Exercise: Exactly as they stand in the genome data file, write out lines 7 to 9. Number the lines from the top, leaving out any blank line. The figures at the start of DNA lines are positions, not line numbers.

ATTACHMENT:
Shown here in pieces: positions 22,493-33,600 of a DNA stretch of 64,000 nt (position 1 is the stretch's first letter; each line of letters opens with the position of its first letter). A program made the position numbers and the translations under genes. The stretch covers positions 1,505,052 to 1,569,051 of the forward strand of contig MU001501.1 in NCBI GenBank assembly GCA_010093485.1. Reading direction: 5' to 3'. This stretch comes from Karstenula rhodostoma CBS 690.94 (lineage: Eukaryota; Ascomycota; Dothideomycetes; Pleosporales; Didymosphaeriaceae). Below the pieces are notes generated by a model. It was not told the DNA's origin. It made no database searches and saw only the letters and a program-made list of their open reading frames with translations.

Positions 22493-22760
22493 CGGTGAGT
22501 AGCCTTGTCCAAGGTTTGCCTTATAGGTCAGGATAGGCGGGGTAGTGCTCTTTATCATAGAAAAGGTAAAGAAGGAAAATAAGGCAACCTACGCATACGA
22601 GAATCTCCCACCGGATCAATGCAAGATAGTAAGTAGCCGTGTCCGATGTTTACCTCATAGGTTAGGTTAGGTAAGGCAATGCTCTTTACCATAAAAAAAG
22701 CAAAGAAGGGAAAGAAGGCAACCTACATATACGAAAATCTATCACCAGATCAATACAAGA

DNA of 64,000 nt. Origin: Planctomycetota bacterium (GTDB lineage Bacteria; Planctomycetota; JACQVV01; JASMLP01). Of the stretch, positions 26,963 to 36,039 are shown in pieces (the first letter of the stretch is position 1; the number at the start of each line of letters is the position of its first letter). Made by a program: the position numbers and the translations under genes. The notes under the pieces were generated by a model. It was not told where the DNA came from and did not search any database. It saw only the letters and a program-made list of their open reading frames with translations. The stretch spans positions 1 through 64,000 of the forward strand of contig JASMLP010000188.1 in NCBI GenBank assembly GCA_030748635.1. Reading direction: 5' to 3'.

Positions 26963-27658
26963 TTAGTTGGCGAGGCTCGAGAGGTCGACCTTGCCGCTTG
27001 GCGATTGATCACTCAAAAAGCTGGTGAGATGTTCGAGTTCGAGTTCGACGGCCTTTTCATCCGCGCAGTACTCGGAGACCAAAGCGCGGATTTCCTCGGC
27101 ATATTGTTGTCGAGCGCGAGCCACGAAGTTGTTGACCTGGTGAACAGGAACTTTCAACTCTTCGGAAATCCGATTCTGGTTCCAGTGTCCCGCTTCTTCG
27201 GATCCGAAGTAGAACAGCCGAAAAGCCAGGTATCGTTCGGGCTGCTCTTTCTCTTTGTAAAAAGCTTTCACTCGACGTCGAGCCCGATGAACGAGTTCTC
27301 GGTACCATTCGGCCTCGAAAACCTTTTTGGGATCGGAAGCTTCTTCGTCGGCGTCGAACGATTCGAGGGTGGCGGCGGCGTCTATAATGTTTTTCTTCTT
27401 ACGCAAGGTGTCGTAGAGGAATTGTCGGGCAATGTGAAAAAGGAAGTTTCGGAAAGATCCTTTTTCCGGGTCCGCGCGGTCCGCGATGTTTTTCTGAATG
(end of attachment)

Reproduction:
DNA of 64,000 nt. Origin: Planctomycetota bacterium (GTDB lineage Bacteria; Planctomycetota; JACQVV01; JASMLP01). Of the stretch, positions 26,963 to 36,039 are shown in pieces (the first letter of the stretch is position 1; the number at the start of each line of letters is the position of its first letter). Made by a program: the position numbers and the translations under genes. The notes under the pieces were generated by a model. It was not told where the DNA came from and did not search any database. It saw only the letters and a program-made list of their open reading frames with translations. The stretch spans positions 1 through 64,000 of the forward strand of contig JASMLP010000188.1 in NCBI GenBank assembly GCA_030748635.1. Reading direction: 5' to 3'.

Positions 26963-27658
26963 TTAGTTGGCGAGGCTCGAGAGGTCGACCTTGCCGCTTG